Thursday, March 01, 2007
in a way he's the one who devised the plan:
Babak Rahimi of Jamestown spits hot fire with this paper on Moqtada Sadr's increasing closeness with Iran. Much of this substantiates what's already been out there: Iran wants to hedge its bets among Iraq's Shiite leaders; Sadr wants to bolster his military strength against his rivals, and Iranian munitions and cash are very good for that; and Iran has an interest in keeping the Mahdi Army as a deterrent force against a potential U.S. attack, as Sadr can open up a new front against the Americans.

What's perhaps the most interesting about Rahimi's analysis is his provocative use of nationalism to explain the reported fracturing of the Mahdi Army. According to Rahimi, the closer Sadr moves to Iran, the more he forfeits his nationalist credentials; and there's enough of a nationalist current within the Mahdi Army (or JAM, for Jaish al-Mahdi, as we should start calling it) to splinter the Sadrist movement in unpredictable ways:
It still remains to be seen as to what extent al-Sadr will remain loyal to Iran. SCIRI, al-Sadr's arch rival, receives greater financial and military support from Tehran, and this could certainly cause major problems between Iranian officials and al-Sadr. Due to internal Shiite rivalries, it is not clear what the outcome of the alliance would be.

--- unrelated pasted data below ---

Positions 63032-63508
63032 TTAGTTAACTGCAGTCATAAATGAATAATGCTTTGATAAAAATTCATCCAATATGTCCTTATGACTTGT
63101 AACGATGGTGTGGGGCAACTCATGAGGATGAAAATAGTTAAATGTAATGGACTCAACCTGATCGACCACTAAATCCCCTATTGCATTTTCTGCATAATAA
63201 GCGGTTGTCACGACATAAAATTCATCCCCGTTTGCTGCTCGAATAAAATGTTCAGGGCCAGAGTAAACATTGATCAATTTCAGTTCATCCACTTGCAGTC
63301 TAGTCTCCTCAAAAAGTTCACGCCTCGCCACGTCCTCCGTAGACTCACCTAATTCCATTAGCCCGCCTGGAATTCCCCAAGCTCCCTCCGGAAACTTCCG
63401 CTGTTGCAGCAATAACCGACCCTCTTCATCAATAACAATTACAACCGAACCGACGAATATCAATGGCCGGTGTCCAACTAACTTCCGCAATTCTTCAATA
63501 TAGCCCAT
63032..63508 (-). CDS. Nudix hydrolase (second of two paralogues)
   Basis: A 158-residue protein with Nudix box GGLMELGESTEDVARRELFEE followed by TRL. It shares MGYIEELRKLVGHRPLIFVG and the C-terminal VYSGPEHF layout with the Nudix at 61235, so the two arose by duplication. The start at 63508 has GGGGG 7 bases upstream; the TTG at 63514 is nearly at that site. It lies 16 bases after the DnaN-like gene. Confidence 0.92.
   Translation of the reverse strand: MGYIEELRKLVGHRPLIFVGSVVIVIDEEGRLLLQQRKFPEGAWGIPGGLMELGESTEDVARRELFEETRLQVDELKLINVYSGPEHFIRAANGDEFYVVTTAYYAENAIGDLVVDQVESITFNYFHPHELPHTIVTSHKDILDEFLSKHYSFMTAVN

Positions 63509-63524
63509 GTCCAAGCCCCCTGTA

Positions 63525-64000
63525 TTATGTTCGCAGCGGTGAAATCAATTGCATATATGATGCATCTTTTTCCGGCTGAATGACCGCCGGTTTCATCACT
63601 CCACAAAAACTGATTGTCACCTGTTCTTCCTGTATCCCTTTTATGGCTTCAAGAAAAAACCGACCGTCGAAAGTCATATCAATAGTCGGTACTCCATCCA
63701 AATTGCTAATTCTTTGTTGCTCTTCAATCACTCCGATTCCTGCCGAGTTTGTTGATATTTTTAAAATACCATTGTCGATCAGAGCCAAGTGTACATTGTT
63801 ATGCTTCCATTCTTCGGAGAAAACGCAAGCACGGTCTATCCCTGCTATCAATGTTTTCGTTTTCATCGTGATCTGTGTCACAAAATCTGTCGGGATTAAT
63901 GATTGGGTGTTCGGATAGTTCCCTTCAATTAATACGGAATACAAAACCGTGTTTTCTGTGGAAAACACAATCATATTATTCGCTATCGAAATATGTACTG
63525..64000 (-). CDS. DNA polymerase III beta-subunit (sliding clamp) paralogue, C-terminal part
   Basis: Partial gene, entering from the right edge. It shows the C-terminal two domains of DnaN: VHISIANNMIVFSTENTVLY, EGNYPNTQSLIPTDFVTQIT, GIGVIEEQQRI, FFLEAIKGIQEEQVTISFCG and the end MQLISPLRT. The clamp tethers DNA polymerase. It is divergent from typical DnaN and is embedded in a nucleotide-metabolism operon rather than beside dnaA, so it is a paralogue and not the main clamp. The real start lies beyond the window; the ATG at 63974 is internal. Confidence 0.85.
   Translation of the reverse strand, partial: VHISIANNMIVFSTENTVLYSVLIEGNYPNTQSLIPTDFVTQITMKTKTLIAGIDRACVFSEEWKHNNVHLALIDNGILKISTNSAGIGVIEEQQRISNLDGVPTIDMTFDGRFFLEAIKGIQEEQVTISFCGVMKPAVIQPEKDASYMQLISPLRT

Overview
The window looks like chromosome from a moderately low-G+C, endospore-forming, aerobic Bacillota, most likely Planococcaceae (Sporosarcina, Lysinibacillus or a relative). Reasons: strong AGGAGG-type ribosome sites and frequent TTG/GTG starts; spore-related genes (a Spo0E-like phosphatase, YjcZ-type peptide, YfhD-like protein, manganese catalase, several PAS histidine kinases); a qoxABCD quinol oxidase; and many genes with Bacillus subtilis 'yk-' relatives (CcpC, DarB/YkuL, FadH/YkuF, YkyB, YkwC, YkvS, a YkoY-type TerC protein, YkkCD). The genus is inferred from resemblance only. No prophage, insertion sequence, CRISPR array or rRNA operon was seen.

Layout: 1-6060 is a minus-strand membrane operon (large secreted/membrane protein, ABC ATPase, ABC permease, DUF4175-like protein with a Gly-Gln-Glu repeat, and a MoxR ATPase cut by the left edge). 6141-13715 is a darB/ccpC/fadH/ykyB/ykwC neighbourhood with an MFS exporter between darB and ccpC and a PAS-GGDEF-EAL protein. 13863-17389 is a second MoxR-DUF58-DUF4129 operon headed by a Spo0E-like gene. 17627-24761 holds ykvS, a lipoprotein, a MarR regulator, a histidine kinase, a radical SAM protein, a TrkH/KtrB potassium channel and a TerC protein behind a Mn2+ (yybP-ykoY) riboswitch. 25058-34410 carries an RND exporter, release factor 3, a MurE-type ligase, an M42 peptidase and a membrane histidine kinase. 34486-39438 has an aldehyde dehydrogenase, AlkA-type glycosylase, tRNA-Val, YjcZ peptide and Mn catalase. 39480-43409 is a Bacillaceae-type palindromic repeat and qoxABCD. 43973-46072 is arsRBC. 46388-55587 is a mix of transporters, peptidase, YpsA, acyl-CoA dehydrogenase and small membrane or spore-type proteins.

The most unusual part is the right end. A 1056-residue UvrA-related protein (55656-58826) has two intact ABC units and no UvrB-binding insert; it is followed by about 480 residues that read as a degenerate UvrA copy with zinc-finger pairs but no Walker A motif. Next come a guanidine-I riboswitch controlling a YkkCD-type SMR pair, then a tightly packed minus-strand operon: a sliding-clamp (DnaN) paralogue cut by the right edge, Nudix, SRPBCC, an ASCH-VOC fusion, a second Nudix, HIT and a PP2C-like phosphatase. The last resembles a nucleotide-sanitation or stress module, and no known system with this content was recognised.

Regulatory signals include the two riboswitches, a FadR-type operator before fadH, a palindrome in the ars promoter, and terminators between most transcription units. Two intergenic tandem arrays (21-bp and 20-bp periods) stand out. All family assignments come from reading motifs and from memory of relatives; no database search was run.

The problem is not limited to competition between SCIRI and the Sadrists. The most dangerous consequence of Tehran's close ties with al-Sadr is that he could face powerful challengers within his own militia who accuse him of getting too intimate with the Iranians. Sadrist splinter groups and offshoot Mahdi Army leaders have already paved the way to the formation of new radical militias. This is potentially dangerous as these splinter militias can radicalize the Shiite community with their messianic ideology of the new millennia through revolution and violence.
Rahimi quotes an anonymous JAM militiaman as saying the Sadrist ambition is to "become Iraq's Hezbollah" -- defending the country from the "occupying forces and provid(ing) security from internal enemies," while providing premier social services for its constituency. What's unclear is how this JAMmie understands Hezbollah: part of an Iranian crescent of influence? Or as an authentic voice of nationalistic Shiism? If Rahimi is correct, the differences in this interpretation will form the fault line within the Sadrist movement.
--Spencer Ackerman
Oh Spence...

"Petraeus, on whom so much now rests, served two previous tours in Iraq. As the American commander in Mosul in 2003 and 2004, he earned adulatory press coverage—including a Newsweek cover story captioned "Can This Man Save Iraq?"—for taming the Sunni-majority city. Petraeus ignored warnings from America's Kurdish allies that he was appointing the wrong people to key positions in Mosul's local government and police. A few months after he left the city, the Petraeus-appointed local police commander defected to the insurgency while the Sunni Arab police handed their weapons and uniforms over en masse to the insurgents. Neither this episode nor the evident failure of the training programs for the Iraqi army and police which he ran in his next assignment seemed to have damaged the general's reputation."
Blogger P. Galbraith | 10:24 PM